But then comes remembrance, and someone asks, "What went wrong? Something is off track!"
After that comes repentance. There's got to be an act of metanoia, a turning back.
How does a nation repent? Well, 100 percent of the nation is not going to repent, but when the remnant community, which is the core of the spiritual heart of the nation, when that remnant community awakens to repentance it radiates to others and others pick up the theme across the culture.
When that occurs, that's when revival really strikes.
CP: The tumultuous 1960s did not emerge out of nowhere. What, in your view, was the impetus for so much rebellion against God in the United States?
Henley: It was a loss of the sense of God's transcendence. Just go back to Eden: "You shall be as gods." It was the enthronement of the self in the place of God so that we ourselves became in our own minds — even in branches of the church — the supreme arbiters of what is true. And this was expressed in relativism: "What's right for you, is not necessarily right for me."
Our Founders understood the transcendence of God. However, many of them pushed transcendence too far such that they had this deity who was so remote that He was unreachable; that was the extreme of deism. And it led in the 1960s to the so-called "God is Dead" movement.
When I was a newspaper reporter I actually interviewed Thomas J. J. Altizer, the prime prophet of that movement and I asked him: "Do you mean that God has biologically died?" He said, "Oh no, what I simply mean is that God has given us the world and withdrew to the point that He may as well be dead."
CP: In terms of American history, how can you support your book's central thesis that "God was at the core" of the American founding given our dark past, particularly our 'birth defect,' as some have called it, of slavery?
Henley: "God at the core" meant that in a moment of utter honesty you have Thomas Jefferson, who had many slaves, saying, "I tremble when I remember that God is just and that His justice cannot sleep forever."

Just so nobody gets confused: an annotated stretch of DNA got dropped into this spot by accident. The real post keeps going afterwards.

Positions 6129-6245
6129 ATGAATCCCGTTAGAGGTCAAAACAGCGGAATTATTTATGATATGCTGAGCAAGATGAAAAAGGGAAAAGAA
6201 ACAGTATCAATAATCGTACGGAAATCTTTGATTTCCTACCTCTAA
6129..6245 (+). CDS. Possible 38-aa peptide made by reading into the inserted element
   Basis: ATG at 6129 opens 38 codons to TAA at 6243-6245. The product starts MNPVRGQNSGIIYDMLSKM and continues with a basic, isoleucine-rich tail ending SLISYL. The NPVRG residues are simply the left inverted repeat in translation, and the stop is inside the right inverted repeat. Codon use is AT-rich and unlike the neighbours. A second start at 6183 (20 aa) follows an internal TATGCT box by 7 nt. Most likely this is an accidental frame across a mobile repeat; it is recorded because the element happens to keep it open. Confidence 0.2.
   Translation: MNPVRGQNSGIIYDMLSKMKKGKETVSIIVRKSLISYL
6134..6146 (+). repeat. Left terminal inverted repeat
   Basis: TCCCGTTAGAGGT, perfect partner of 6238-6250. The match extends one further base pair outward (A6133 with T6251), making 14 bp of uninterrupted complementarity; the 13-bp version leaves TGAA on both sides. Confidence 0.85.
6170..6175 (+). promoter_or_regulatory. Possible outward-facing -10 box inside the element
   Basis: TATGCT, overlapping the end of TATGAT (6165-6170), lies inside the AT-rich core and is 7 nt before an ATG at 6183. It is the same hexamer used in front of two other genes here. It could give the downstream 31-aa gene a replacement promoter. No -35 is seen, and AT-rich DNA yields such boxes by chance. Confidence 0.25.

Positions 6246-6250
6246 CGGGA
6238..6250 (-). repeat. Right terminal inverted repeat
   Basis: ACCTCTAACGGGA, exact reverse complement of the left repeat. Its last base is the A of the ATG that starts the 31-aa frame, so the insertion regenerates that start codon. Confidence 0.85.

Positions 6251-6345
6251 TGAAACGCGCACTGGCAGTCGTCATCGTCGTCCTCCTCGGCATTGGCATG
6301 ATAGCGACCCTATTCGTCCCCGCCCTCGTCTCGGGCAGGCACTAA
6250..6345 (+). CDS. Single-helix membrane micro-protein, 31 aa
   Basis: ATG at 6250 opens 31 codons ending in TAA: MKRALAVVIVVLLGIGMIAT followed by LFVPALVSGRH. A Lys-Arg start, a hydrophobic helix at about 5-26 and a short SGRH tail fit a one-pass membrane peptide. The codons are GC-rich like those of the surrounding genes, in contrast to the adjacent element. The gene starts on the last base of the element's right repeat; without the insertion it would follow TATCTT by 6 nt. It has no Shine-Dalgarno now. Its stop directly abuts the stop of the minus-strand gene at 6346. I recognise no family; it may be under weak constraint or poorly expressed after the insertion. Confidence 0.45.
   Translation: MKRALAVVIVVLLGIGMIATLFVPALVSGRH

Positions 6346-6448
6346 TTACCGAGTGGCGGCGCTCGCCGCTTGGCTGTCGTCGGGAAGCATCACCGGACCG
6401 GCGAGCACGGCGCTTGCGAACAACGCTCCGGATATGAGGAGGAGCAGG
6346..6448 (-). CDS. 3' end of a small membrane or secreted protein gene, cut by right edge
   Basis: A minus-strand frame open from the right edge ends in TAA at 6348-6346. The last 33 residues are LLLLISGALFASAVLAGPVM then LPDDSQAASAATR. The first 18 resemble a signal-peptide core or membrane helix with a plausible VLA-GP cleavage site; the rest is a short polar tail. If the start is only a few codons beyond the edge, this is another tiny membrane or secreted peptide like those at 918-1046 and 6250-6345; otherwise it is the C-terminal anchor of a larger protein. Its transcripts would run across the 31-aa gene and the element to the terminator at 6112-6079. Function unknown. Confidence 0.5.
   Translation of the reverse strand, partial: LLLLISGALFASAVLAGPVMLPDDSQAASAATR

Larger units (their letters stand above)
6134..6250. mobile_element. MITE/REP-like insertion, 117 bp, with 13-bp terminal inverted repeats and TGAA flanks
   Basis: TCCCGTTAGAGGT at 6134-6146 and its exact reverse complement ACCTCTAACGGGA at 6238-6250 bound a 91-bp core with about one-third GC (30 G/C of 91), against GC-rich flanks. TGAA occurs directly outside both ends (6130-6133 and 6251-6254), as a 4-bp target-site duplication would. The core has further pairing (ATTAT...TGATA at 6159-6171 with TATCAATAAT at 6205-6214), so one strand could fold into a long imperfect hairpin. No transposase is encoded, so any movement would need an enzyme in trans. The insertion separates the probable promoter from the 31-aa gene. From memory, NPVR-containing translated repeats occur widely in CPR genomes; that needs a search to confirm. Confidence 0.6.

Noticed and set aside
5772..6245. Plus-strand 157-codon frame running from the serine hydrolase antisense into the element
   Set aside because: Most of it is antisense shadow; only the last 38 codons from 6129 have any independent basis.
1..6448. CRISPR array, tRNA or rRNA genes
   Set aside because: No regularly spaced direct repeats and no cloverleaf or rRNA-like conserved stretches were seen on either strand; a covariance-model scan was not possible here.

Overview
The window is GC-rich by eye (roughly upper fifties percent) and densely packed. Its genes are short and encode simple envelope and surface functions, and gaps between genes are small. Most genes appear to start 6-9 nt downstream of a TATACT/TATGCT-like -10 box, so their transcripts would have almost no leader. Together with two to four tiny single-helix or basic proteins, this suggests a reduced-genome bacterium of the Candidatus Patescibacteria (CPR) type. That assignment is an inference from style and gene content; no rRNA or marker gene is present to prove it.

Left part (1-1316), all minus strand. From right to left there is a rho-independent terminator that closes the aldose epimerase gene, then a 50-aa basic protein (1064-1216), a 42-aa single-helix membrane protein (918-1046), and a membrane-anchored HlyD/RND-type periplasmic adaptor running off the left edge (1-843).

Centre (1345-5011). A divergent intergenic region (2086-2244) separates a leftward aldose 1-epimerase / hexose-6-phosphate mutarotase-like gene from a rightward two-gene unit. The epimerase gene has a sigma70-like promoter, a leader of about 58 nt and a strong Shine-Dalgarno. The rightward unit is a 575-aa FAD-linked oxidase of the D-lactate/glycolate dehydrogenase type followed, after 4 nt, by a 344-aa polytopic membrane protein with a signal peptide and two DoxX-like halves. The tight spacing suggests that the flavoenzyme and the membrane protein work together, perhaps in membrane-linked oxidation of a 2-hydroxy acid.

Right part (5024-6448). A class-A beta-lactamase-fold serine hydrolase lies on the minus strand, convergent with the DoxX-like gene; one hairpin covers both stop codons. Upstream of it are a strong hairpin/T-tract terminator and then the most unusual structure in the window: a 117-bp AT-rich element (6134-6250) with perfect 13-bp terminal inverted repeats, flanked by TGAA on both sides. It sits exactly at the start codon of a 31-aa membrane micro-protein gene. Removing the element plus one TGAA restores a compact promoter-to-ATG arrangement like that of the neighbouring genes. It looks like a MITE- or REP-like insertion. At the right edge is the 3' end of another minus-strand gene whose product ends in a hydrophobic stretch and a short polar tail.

So there is this sense of God who will demand some accountability. And the DNA of the constitutional view guaranteed the death of slavery. It took a while for it to work out but finally people began to realize that if indeed our Creator has endowed us with certain unalienable rights, among these are life, liberty, and the pursuit of happiness, how on Earth can we dip to the level, for example, of the Dred Scott decision? Abraham Lincoln would not even enforce the Dred Scott decision that declared a human being a piece of chattel, a piece of property.
So consequently, it was the continual working of that worldview that was like the chemo attacking that cancer. Again, it's only when we've forgotten the transcendence of God for everybody, including the rulers, that we fall into those traps. So I would say that our point in our book is well taken, that God must be acknowledged as the core. It's the acknowledgment of God and what the worldview implies in all of its ways.
CP: Your book also offers a number of policy prescriptions that are in keeping with the Judeo-Christian principles, including proposals to reform tax laws. How do these principles and worldview based in an ancient near eastern text speak to something as complicated as the tax code in modern, 21st century America?
Henley: Well, we talk about the way ancient Israel was taxed. People might say, "Well, that's not relevant for us." But it is amazingly relevant because everything was to be regulated in the context of the tithe. We are not required to give more to the nation than God specifies for Himself.
But moreover, and this is one of the awakenings I had as a young man in the Nixon White house, there is in the midst of all the domestic policy complexities a reference point beyond mere pragmatics. That reference point is that established absolute truth. If physicists can talk about absolute time and absolute laws certainly these also occur in the social, philosophical and spiritual realms. So it's only logical.